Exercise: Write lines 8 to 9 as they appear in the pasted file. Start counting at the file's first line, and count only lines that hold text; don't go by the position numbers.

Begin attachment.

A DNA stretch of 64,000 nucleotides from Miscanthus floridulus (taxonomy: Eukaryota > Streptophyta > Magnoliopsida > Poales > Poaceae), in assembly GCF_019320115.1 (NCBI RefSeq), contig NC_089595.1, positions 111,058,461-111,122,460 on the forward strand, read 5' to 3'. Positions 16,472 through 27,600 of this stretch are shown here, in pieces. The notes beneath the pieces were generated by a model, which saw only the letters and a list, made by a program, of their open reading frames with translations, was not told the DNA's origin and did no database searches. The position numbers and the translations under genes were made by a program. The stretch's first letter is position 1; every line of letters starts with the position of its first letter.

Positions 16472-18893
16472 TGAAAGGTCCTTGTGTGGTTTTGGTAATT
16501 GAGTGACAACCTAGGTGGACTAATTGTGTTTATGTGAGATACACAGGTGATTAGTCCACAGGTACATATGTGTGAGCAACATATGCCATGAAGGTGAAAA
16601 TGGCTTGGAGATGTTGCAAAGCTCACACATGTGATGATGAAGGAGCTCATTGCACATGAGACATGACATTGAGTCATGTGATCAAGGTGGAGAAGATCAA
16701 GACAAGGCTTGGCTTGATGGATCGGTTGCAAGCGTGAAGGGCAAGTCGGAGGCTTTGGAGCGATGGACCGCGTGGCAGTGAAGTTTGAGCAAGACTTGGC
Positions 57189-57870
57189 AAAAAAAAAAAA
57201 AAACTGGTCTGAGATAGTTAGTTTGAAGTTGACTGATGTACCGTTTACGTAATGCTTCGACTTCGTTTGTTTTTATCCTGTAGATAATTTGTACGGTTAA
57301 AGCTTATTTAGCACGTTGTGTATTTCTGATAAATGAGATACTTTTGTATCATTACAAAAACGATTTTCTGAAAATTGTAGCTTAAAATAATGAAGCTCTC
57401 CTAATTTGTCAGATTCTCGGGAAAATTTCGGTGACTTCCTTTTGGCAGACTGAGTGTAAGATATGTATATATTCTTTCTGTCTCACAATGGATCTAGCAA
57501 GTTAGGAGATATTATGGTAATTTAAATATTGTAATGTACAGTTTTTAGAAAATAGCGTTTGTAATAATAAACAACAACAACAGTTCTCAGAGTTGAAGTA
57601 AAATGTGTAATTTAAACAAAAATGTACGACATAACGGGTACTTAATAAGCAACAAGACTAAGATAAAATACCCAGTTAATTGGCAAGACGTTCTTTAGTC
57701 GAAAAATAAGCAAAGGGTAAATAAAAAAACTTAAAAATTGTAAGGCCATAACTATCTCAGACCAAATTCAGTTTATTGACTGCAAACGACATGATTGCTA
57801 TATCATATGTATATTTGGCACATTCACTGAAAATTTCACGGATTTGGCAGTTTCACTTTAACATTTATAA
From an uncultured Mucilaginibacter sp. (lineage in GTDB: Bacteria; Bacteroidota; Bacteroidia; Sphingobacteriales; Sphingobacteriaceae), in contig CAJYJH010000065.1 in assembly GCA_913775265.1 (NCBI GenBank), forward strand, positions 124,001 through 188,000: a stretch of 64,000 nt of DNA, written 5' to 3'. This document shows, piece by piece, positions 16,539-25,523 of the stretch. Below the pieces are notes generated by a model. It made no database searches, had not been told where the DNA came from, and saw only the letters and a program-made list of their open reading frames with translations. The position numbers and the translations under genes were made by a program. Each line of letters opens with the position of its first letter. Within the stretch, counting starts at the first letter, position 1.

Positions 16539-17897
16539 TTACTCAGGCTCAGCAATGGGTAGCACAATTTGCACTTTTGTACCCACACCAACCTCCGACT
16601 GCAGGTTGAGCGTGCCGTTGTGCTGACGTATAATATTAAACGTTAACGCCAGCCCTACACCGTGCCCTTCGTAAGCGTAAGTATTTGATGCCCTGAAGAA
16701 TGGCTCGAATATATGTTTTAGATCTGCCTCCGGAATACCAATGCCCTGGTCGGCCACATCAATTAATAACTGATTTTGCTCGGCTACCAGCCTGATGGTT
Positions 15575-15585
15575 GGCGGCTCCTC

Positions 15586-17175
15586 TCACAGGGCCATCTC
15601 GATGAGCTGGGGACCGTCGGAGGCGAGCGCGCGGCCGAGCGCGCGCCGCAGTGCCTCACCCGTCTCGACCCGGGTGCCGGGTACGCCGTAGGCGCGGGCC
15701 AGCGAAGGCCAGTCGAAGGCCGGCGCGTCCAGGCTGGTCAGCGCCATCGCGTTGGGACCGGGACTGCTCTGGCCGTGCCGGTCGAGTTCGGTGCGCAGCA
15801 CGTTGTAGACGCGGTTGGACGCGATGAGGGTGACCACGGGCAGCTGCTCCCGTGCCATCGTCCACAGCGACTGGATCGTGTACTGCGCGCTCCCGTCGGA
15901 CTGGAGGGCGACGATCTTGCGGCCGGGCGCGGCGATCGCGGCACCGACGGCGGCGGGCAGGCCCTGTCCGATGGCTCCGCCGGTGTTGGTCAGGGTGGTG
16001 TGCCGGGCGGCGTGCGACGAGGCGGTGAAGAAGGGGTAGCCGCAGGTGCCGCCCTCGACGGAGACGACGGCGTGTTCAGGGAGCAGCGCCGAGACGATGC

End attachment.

57189 AAAAAAAAAAAA
57201 AAACTGGTCTGAGATAGTTAGTTTGAAGTTGACTGATGTACCGTTTACGTAATGCTTCGACTTCGTTTGTTTTTATCCTGTAGATAATTTGTACGGTTAA